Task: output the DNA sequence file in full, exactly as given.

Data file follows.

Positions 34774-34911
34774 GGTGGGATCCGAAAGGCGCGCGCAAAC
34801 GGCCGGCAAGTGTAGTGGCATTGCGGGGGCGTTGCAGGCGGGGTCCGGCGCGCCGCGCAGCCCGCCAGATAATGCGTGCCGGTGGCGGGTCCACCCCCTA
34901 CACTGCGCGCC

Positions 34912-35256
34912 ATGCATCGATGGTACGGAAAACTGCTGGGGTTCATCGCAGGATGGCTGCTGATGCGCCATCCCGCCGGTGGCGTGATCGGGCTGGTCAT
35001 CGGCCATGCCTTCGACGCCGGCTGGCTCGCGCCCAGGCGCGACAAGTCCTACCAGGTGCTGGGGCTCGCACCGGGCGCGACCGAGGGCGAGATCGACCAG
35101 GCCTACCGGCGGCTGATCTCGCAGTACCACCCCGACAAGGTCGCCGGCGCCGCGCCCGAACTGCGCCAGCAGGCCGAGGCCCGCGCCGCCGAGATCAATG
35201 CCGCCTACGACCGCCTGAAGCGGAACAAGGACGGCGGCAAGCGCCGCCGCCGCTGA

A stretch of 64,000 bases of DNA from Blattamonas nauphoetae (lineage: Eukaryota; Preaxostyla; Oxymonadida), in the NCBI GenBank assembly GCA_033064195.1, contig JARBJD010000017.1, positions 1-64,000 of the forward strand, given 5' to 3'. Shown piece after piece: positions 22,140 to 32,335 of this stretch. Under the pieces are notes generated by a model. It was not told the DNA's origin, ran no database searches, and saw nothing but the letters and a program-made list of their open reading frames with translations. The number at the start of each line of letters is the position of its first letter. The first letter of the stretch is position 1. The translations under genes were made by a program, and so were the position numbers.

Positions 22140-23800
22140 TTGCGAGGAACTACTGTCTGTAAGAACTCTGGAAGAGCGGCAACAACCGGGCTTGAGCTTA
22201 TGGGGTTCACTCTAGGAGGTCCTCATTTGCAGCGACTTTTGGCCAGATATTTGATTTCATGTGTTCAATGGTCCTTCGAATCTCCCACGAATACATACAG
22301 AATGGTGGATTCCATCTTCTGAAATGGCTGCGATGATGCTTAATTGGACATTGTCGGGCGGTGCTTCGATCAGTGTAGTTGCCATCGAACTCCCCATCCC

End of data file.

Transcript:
Positions 34774-34911
34774 GGTGGGATCCGAAAGGCGCGCGCAAAC
34801 GGCCGGCAAGTGTAGTGGCATTGCGGGGGCGTTGCAGGCGGGGTCCGGCGCGCCGCGCAGCCCGCCAGATAATGCGTGCCGGTGGCGGGTCCACCCCCTA
34901 CACTGCGCGCC

Positions 34912-35256
34912 ATGCATCGATGGTACGGAAAACTGCTGGGGTTCATCGCAGGATGGCTGCTGATGCGCCATCCCGCCGGTGGCGTGATCGGGCTGGTCAT
35001 CGGCCATGCCTTCGACGCCGGCTGGCTCGCGCCCAGGCGCGACAAGTCCTACCAGGTGCTGGGGCTCGCACCGGGCGCGACCGAGGGCGAGATCGACCAG
35101 GCCTACCGGCGGCTGATCTCGCAGTACCACCCCGACAAGGTCGCCGGCGCCGCGCCCGAACTGCGCCAGCAGGCCGAGGCCCGCGCCGCCGAGATCAATG
35201 CCGCCTACGACCGCCTGAAGCGGAACAAGGACGGCGGCAAGCGCCGCCGCCGCTGA

A stretch of 64,000 bases of DNA from Blattamonas nauphoetae (lineage: Eukaryota; Preaxostyla; Oxymonadida), in the NCBI GenBank assembly GCA_033064195.1, contig JARBJD010000017.1, positions 1-64,000 of the forward strand, given 5' to 3'. Shown piece after piece: positions 22,140 to 32,335 of this stretch. Under the pieces are notes generated by a model. It was not told the DNA's origin, ran no database searches, and saw nothing but the letters and a program-made list of their open reading frames with translations. The number at the start of each line of letters is the position of its first letter. The first letter of the stretch is position 1. The translations under genes were made by a program, and so were the position numbers.

Positions 22140-23800
22140 TTGCGAGGAACTACTGTCTGTAAGAACTCTGGAAGAGCGGCAACAACCGGGCTTGAGCTTA
22201 TGGGGTTCACTCTAGGAGGTCCTCATTTGCAGCGACTTTTGGCCAGATATTTGATTTCATGTGTTCAATGGTCCTTCGAATCTCCCACGAATACATACAG
22301 AATGGTGGATTCCATCTTCTGAAATGGCTGCGATGATGCTTAATTGGACATTGTCGGGCGGTGCTTCGATCAGTGTAGTTGCCATCGAACTCCCCATCCC